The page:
1. When the garment is finished (before you wash it) shake it vigorously so the looser hairs come off. NOTE: do NOT use a lint roller, brush or any method that pulls at the yarn.

2. Place the garment in a plastic bag and put it in your freezer - the temperature will cause the fibres to become less attached to each other, and excess fibres will come off easier.

3. Leave in the freezer for a few hours before taking it out and shaking it again.

4. Wash the garment according to the instructions on the yarn label.

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22) Where on the garment is the length measured?

The measurement sketch/schematic drawing provides information regarding the full length of the garment. If it’s a jumper or a jacket the length is measured from the highest point on the shoulder closest to the neckline, and straight down to the bottom of the garment. It is NOT measured from the tip of shoulder. Similarly, the length of yoke is measured from the highest point on the shoulder and down to where yoke is split into body and sleeves.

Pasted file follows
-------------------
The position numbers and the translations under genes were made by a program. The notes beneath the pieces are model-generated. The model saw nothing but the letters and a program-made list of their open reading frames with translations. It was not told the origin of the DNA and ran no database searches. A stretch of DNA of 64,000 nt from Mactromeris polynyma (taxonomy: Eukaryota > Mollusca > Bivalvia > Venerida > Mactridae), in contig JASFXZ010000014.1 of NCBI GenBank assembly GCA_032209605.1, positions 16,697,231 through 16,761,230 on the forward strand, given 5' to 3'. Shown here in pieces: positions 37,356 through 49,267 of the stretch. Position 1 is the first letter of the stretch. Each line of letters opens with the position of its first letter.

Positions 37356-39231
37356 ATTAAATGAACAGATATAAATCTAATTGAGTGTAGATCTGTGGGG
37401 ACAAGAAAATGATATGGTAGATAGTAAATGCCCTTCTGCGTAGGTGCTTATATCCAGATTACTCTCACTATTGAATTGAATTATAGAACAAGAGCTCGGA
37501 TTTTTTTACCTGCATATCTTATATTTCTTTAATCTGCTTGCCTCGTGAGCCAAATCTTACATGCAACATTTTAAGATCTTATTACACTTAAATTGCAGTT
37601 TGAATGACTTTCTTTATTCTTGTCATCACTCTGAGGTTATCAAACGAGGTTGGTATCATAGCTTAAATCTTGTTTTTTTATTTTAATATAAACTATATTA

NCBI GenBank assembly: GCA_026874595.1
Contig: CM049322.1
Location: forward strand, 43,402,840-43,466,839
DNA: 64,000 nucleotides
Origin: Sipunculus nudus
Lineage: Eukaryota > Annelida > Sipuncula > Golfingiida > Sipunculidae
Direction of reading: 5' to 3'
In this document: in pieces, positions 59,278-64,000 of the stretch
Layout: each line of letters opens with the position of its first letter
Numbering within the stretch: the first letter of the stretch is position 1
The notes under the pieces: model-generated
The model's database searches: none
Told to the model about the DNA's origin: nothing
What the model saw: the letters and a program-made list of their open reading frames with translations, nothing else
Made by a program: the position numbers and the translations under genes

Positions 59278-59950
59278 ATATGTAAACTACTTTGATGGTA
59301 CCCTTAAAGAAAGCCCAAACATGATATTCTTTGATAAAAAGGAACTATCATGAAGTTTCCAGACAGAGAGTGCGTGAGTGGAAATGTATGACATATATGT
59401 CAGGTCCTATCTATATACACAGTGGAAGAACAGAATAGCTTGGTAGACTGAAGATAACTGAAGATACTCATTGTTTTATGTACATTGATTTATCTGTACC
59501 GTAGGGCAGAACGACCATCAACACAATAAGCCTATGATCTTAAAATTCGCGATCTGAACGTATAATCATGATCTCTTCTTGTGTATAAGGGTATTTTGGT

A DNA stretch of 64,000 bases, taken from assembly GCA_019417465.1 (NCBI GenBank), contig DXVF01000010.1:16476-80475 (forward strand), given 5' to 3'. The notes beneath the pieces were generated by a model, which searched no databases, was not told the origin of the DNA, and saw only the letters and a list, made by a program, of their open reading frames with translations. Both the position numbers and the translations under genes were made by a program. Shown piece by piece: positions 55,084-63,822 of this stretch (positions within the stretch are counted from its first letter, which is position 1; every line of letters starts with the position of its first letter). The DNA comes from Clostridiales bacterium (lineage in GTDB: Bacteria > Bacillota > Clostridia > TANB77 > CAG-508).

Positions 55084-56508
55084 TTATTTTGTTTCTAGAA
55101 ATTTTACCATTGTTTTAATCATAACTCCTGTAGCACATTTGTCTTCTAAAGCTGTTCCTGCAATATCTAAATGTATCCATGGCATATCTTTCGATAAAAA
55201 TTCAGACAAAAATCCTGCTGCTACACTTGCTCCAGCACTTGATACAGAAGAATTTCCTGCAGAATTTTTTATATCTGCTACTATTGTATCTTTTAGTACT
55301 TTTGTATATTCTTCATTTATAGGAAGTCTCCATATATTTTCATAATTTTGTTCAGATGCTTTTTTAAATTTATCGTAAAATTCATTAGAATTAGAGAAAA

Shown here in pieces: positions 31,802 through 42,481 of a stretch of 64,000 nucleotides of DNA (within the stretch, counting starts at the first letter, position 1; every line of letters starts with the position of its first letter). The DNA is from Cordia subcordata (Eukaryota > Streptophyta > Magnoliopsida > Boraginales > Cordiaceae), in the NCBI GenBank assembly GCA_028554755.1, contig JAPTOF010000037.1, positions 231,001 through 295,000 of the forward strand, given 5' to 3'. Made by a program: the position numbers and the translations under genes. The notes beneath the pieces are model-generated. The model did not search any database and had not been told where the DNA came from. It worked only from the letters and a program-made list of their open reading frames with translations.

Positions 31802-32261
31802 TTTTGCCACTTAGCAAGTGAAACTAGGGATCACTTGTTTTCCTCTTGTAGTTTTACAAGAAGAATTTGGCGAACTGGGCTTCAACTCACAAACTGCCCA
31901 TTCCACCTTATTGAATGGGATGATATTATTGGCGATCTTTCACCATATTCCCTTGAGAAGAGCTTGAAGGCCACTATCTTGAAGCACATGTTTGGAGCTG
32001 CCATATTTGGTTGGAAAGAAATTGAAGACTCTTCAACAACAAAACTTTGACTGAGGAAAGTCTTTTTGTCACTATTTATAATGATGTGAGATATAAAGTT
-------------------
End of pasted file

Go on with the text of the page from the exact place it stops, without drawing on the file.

On a jacket measures are never taken along bands, unless specifically stated. Always measure inside band stitches when measuring the length.

See DROPS lesson: How to read a schematic drawing

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23) How do I know how many balls of yarn I need?

The required amount of yarn is provided in grams, eg: 450 g. To calculate how many balls you’ll need you first need to know how many grams are in 1 ball (25g, 50g or 100g). This information is available if you click on the individual yarn quality on our pages. Divide the amount required with the amount of each ball. For example, if each ball is 50g (the most common amount), the calculation will be as follows: 450 / 50 = 9 balls.

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Have you purchased DROPS yarn to make this pattern? Then you are entitled to receive help from the store where you bought the yarn. Find a list of DROPS stores here!
Still can't find the answer you need? Then scroll down and leave your question so one of our experts can try to help you. This will be done normally within 5 to 10 working days. In the meantime, you can read the questions and answers that others have left to this pattern or join the DROPS Workshop on Facebook to get help from fellow knitters/crocheters!

Comments / Questions (28)